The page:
Warren Spector

Pioneer Award
Dave Theurer

‘The new iPad’

Prediction: the next iPhone will be marketed as “the new iPhone” and will simply be called “iPhone.” The number scheme is useless at this point, and dropping the numbers makes a ton of sense.

  • iPhone – first iPhone.
  • iPhone 3G – second iPhone.
  • iPhone 3GS – third iPhone.
  • iPhone 4 – fourth iPhone.
  • iPhone 4S – fifth iPhone.
  • iPhone __ – sixth iPhone.

What’ll the next iPhone be named? “5” obviously can’t be used; it’s the sixth model, and the fourth design. However, knowing that Apple sells two versions of the iPhone — the current at full price, and the old one at a discount — they may keep some type of naming scheme to solely differentiate the two. But I’ll put money on it being only “the new iPhone” and the “$99 iPhone.”

SmartPlanet talks to Bill Nye

SmartPlanet: Q&A: Bill Nye, the Planetary Guy

Looking back on Bill Nye the Science Guy, how would the show need to change if you were making it for kids today?

There are some details. We might have Madonna, but we’d have Lady Gaga. We wouldn’t have the Spin Doctors, we’d have Rihanna. We would be in high-def. If I had it to do again, and I don’t, we’d have merchandise. It didn’t occur to me that the Walt Disney Corporation wouldn’t have merchandise. It just never crossed my mind. And people want it. The big picture and the demonstrations would be pretty much the same.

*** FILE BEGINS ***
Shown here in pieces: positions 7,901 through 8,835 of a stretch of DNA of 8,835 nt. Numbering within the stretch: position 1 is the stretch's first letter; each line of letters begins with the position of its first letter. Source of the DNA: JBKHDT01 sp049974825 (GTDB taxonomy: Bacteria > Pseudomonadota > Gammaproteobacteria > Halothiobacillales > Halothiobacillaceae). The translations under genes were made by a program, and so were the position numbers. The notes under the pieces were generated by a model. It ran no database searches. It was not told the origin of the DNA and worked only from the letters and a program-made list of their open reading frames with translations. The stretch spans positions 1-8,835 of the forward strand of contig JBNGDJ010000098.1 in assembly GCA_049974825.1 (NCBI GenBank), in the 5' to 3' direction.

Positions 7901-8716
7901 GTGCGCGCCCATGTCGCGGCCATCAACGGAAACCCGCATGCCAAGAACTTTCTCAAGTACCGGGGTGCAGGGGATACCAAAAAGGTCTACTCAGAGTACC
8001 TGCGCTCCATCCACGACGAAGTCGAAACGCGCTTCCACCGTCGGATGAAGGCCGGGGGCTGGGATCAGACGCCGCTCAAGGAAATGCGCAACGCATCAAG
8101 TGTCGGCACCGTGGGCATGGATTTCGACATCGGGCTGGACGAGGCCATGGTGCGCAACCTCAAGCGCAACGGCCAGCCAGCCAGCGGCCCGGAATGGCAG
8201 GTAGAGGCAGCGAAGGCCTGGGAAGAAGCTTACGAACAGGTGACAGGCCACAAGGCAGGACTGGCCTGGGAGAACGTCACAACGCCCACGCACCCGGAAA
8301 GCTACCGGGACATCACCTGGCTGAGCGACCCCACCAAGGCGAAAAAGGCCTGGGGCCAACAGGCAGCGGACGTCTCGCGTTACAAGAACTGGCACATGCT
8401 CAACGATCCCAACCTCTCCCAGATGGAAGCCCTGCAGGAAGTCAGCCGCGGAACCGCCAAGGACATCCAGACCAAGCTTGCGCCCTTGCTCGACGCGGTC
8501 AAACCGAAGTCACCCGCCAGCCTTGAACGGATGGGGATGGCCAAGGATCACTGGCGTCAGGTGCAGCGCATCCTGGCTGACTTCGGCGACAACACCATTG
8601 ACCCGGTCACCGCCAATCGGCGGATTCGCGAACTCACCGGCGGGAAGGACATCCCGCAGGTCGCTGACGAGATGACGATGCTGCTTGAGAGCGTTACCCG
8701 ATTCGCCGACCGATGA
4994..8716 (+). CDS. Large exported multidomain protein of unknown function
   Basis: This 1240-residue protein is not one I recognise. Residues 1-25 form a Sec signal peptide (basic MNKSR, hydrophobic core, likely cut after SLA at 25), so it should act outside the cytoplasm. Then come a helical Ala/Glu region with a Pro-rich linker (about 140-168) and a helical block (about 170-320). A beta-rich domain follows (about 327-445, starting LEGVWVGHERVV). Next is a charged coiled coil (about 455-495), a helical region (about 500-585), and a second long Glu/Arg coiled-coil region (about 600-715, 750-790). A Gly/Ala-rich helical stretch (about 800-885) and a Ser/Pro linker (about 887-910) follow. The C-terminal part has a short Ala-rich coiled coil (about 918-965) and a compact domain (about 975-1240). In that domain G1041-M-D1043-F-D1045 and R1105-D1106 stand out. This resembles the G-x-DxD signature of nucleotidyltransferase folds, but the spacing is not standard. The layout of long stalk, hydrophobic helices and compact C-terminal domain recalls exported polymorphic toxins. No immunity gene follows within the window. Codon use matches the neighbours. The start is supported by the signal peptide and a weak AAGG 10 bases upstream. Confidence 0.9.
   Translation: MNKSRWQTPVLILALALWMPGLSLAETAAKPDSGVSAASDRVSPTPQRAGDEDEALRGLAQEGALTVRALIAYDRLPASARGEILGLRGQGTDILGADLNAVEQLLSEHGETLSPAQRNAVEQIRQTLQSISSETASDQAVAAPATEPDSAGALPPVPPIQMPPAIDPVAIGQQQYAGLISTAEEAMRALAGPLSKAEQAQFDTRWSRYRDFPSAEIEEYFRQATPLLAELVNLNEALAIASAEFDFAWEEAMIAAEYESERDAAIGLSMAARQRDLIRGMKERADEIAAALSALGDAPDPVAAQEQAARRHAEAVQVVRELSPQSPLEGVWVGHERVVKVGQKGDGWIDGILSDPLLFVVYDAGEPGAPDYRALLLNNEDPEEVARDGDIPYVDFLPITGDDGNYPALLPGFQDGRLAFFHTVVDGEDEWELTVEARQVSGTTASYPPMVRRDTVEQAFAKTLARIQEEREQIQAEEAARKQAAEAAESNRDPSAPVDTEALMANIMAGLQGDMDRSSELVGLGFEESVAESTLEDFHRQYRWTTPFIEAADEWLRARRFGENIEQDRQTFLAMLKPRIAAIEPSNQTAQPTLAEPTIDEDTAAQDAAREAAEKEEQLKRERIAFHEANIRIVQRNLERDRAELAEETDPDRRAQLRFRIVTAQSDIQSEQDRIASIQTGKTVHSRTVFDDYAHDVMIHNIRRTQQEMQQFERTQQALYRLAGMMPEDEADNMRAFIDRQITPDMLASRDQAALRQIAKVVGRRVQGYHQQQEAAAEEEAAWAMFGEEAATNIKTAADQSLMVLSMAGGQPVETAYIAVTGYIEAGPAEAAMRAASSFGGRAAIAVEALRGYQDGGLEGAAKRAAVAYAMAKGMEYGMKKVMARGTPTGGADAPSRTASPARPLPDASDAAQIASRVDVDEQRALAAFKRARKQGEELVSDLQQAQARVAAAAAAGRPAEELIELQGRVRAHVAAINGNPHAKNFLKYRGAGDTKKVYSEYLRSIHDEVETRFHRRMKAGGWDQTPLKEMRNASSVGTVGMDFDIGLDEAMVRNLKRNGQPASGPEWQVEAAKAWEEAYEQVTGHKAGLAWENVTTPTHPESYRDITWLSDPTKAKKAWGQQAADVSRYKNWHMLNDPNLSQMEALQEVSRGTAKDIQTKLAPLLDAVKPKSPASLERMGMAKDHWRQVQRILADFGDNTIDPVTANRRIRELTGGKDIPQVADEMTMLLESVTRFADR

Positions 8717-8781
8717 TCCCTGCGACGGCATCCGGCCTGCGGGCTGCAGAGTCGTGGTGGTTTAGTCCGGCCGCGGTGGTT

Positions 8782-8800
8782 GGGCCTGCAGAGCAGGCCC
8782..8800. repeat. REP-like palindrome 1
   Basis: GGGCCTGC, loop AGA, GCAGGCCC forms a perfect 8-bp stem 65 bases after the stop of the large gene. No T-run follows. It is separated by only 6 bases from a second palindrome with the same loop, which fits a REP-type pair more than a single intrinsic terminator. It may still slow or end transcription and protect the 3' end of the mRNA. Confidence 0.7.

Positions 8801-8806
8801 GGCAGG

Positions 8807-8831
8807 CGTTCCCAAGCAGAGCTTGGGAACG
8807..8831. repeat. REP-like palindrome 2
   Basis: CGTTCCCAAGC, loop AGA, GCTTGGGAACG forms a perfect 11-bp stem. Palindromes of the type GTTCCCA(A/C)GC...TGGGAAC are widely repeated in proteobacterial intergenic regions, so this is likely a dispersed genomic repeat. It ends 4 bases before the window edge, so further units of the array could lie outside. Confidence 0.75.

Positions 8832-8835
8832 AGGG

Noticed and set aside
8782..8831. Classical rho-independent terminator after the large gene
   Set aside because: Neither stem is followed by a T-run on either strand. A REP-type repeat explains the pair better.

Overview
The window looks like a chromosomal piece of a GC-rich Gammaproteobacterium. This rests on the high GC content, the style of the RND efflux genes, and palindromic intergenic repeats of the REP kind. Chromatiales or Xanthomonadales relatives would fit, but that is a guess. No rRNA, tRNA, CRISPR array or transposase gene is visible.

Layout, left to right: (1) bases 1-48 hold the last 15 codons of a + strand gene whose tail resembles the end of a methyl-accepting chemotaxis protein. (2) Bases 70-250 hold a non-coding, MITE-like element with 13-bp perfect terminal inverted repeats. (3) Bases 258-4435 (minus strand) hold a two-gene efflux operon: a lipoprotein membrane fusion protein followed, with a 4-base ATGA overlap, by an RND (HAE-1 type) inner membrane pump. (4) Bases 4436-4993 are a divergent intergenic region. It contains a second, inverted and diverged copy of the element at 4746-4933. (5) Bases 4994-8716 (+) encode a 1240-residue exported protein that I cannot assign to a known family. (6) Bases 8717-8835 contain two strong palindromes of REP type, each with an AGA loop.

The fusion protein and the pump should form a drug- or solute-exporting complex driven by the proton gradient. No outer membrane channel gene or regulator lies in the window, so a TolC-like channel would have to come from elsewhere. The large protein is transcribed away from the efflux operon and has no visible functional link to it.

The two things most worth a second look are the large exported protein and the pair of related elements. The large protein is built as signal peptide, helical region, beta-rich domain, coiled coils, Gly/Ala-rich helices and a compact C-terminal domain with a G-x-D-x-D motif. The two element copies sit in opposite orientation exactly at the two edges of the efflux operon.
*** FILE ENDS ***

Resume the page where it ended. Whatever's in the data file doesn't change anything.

And I would not pull any punches about climate change. On the old show, there are three really obvious demonstrations or mentions of climate change, but we’d do a lot more on it.

Always fascinating to read.

25 billion


25 billion apps downloaded.png

Valve working on ‘Steam Box’ console?

Joshua Topolsky of The Verge:

According to sources, the company has been working on a hardware spec and associated software which would make up the backbone of a “Steam Box.” The actual devices may be made by a variety of partners, and the software would be readily available to any company that wants to get in the game.


Give it five minutes

Jason Fried: Give it five minutes

There are two things in this world that take no skill: 1. Spending other people’s money and 2. Dismissing an idea.

Dismissing an idea is so easy because it doesn’t involve any work. You can scoff at it. You can ignore it. You can puff some smoke at it. That’s easy. The hard thing to do is protect it, think about it, let it marinate, explore it, riff on it, and try it. The right idea could start out life as the wrong idea.